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A sturdy Fairloom rug loom from Sears shares her living room space.  She bought the used loom three years ago because it has a stronger “box” construction to weave rag rugs. With a huge stash of fabric, Judy will work on rugs for years, and enjoy surprising color interactions when weaving with a variety of fabrics.  She enjoys having two looms easily at hand.  “It is nice to have the options to choose each night if I want to do delicate patterns, or weave away some frustrations from the day with some good hard beats!”

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Judy’s Monk’s Belt rug in the exhibit was woven on the Fairloom.  She was curious to see how fabric would work instead of the usual yarns, so she wove four rugs.  The navy plaid, with a sparkle of gold, was her favorite because it had the most subtle overall effect.

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Her Monk’s Belt runner is the opposite of subtle – a bright and festive Christmas runner.  It was made on the Glimakra with 3/2 pearl cotton.

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Judy can often be found at Patty Johnson’s shop, Color Crossing, where she uses more looms.  She warps an eight-foot Cranbrook loom for room-sized rugs. Her next rug will use a linen warp and wool weft in a shaft switching technique. It will grace her newest grandson’s room.  She also uses a 60-inch twelve-shaft Finnish Toika in the studio at the shop.

Wait!  There’s more! Judy also still has her first loom, a four shaft LeClerc.  Are there enough hours in the day?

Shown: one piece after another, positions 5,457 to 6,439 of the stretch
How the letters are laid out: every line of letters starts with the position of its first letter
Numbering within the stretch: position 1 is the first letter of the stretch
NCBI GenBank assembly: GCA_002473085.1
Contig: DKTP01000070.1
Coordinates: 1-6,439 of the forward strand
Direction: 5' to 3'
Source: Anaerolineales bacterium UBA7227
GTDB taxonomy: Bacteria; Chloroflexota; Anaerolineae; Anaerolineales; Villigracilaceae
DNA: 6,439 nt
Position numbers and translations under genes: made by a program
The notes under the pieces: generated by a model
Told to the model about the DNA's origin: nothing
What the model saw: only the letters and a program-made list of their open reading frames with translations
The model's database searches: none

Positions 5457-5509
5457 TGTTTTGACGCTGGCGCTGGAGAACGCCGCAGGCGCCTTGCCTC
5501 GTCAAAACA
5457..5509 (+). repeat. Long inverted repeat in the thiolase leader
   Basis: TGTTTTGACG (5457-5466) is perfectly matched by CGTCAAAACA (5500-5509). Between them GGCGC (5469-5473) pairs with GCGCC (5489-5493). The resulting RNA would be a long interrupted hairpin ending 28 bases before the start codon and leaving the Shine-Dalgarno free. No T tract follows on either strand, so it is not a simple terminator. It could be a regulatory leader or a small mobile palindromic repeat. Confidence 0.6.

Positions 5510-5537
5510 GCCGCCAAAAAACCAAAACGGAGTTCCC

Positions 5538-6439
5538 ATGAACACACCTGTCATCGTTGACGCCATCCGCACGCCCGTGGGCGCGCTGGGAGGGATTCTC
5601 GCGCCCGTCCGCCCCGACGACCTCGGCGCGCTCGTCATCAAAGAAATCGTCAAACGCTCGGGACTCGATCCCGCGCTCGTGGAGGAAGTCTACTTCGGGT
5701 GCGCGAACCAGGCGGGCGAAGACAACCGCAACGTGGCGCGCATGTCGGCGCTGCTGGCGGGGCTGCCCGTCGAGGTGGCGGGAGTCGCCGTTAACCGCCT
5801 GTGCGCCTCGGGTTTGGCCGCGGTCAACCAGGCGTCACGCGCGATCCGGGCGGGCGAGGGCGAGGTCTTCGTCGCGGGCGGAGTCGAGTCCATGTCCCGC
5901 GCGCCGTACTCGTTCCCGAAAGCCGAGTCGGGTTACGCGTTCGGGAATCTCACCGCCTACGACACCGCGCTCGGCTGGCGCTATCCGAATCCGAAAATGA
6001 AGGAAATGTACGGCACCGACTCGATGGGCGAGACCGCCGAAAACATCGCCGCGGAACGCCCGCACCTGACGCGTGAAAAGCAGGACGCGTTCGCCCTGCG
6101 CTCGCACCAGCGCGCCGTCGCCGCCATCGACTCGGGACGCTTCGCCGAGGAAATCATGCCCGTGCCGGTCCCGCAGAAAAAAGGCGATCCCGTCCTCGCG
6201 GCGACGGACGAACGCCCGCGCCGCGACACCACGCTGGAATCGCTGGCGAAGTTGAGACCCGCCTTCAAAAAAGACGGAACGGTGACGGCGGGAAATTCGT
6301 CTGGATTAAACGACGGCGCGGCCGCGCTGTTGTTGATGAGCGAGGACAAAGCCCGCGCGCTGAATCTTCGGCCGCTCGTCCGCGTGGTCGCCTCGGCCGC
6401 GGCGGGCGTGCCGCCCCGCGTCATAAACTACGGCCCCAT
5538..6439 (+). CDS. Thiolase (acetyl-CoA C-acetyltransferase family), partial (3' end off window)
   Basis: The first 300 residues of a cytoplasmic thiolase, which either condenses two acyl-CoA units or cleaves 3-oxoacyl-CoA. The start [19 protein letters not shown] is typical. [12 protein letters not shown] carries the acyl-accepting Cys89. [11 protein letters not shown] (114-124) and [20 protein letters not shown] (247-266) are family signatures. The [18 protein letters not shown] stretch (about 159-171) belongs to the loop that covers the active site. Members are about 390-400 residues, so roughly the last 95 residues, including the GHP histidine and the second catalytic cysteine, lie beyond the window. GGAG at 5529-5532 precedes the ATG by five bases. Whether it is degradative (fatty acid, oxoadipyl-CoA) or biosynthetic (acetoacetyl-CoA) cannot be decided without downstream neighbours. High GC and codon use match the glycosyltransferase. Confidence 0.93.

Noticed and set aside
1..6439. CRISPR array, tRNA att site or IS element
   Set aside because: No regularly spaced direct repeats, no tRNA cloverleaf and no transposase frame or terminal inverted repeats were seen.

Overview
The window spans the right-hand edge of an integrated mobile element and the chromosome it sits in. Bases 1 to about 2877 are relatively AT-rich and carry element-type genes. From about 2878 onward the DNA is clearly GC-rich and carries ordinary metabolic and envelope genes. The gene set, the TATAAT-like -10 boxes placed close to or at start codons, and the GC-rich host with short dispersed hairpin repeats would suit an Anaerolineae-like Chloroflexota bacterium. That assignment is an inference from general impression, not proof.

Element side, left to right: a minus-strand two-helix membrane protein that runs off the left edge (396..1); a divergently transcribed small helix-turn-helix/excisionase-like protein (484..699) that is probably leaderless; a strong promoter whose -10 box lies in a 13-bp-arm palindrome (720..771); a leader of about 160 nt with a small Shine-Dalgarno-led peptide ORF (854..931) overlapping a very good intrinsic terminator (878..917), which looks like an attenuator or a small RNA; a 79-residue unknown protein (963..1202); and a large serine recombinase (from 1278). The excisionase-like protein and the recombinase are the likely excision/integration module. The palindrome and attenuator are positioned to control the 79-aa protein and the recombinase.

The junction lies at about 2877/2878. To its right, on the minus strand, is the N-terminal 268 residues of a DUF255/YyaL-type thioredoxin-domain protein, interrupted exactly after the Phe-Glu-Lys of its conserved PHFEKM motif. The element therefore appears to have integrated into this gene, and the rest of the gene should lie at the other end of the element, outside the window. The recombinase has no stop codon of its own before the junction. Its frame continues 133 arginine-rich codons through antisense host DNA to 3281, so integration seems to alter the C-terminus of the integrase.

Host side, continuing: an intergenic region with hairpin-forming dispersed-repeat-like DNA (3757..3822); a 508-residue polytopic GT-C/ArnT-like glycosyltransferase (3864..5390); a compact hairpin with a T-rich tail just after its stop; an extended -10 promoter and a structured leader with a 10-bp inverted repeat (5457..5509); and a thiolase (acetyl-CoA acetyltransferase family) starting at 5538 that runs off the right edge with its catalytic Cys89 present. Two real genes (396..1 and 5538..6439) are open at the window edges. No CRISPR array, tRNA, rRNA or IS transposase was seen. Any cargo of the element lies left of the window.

Jan Mostrom

Jan Mostrom describes her ties to Scandinavian weaving techniques and to the Scandinavian Weavers Study Group:

“I have been weaving since a January term class taught by Lila Nelson while I was attending Luther College.  Lila and Syvilla Bolson have been long time mentors for me and their knowledge and love for Norwegian techniques influenced my own excitement about Scandinavian textiles. I have loved being part of the Scandinavian Weaving Study Group because we inspire, share and support each other while working with different weaving themes.  It helps me to have a deadline and to want to push a technique in a new direction even though I love working within the traditional weaves.  I have also enjoyed teaching some of the weaving techniques at Vesterheim Norwegian American Museum and at the Minnesota Weavers Guild.”

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Jan has three pieces in the current exhibit.  In “Protection Rya,” the twill backing design was reproduced from a rya at Vesterheim.  The knot design was inspired by the protective symbols painted on the walls of a home in the Hardanger Museum.  She used Norwegian Rauma Aklea yarn in the warp, weft and knots.

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“Sunset Skillbragd” is done in the traditional Norwegian skillbragd technique, which requires two sets of shafts to weave.  One set is for weaving the plain weave ground and the other set of shafts is to weave the pattern.  Warps go through both sets of shafts.  This piece is woven with a fine cotton warp and Rauma prydvev for the pattern.

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“Backpacker Tapestry,” adapted from a photo of her daughter, was woven with a seine twine warp and mostly Rauma prydvev yarn for the weft.  Jan dyed the skin tones for the face with acid dyes.